Last month, lawmakers cancelled a scheduled approval meeting for the directive, as the European Council failed to reach an agreement surrounding controversial Article 13. The most recent amendments are the result of a compromise between France and Germany.
Under the agreement, Article 13 applies to all for-profit online sharing platforms, compelling services to take “effective and proportionate” action to combat the sharing of copyrighted works. The amendment would oblige all services to install upload filters, except those fitting all three following criteria:
The European Parliament voted to accept an updated version of the Copyright Directive in September, in a move celebrated by collection societies, PROs, publishers and music industry associations. The legislation then went to the European Council for final revision.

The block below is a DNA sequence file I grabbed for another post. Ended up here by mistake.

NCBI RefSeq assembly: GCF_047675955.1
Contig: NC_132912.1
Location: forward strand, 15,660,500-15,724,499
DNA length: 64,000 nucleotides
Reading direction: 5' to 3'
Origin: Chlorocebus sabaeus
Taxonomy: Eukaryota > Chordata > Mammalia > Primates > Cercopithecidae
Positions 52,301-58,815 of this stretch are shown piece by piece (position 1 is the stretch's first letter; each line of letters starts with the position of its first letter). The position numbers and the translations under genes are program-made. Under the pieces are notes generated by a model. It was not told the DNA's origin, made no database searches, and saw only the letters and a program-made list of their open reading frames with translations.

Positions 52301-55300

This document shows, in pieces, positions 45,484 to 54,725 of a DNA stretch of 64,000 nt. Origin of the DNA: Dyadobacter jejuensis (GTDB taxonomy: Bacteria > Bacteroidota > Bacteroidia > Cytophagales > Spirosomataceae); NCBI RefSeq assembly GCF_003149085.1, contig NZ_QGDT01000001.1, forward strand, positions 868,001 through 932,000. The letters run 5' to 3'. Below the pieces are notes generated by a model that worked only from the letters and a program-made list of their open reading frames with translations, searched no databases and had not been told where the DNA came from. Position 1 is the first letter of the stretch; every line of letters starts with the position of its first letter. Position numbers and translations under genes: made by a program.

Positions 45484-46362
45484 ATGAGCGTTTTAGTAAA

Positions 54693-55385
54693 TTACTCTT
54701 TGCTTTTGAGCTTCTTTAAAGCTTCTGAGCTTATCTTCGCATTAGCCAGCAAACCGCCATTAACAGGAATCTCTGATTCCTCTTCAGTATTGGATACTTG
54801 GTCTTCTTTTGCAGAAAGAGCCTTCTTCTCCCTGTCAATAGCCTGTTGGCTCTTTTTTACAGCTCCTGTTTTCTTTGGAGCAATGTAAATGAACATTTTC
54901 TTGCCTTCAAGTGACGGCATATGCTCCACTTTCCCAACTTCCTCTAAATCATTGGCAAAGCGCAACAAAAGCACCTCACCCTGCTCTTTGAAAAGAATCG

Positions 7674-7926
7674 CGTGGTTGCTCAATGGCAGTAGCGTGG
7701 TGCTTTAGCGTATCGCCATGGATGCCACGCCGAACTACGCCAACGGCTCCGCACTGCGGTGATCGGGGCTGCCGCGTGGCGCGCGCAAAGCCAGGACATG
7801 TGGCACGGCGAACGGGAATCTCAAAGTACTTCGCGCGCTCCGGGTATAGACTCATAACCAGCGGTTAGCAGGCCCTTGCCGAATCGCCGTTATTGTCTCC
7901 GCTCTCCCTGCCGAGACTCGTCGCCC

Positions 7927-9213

“Under these conditions, we would rather have no Directive at all than a bad Directive”
The update included the approval of controversial Article 13, putting the onus on online platforms to combat the sharing of copyrighted works, by filtering posts or requiring licenses for user-generated content.
Opponents to the article, notably large technology companies, argue that it would “mandate internet platforms to embed an automated infrastructure for monitoring and censorship deep into their networks.”
For ICMP chair Chris Butler, Article 13 is “necessary to redress the grotesque imbalance music publishers face online.”
The Council Of Music Makers – that brings together the British Academy of Songwriters, Composers and Authors (BASCA), Featured Artists Coalition (FAC), Music Managers Forum (MMF), Music Producers Guild (MPG) and the Musicians’ Union (MU) – has called on negotiators “to proceed with the copyright directive”, adding that “while the current text could be improved and still includes some problematic provisions, it is a compromise.” The Council criticises the collective’s call to halt proceedings.
The collective’s full letter can be read below: